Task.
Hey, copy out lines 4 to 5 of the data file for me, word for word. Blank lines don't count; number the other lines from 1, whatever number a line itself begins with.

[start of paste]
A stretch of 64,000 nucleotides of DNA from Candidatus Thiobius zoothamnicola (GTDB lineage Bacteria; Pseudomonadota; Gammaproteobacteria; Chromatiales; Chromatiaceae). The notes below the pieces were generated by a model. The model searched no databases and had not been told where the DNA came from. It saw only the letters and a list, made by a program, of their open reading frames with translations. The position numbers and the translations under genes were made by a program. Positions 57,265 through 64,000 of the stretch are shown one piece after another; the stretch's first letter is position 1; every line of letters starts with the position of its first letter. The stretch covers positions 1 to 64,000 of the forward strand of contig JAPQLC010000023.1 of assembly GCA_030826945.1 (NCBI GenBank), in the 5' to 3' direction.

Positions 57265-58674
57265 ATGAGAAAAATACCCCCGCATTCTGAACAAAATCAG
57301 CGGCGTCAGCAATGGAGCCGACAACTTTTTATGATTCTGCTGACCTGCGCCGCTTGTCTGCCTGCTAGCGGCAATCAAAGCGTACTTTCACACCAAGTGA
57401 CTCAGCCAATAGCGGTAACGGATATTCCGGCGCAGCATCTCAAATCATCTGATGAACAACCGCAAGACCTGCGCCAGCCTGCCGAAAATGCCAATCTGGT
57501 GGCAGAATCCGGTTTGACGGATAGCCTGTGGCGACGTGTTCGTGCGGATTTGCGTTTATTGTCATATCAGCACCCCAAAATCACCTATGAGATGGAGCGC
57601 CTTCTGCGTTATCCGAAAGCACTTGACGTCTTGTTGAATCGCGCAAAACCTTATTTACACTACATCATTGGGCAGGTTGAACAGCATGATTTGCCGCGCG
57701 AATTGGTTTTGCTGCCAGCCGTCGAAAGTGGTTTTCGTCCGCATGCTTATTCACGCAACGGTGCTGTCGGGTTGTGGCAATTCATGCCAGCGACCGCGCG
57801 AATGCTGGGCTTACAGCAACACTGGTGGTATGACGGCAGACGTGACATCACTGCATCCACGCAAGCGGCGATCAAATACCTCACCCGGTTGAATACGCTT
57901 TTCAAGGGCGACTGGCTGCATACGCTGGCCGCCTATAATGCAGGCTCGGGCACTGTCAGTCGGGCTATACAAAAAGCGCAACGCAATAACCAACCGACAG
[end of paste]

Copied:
57301 CGGCGTCAGCAATGGAGCCGACAACTTTTTATGATTCTGCTGACCTGCGCCGCTTGTCTGCCTGCTAGCGGCAATCAAAGCGTACTTTCACACCAAGTGA
57401 CTCAGCCAATAGCGGTAACGGATATTCCGGCGCAGCATCTCAAATCATCTGATGAACAACCGCAAGACCTGCGCCAGCCTGCCGAAAATGCCAATCTGGT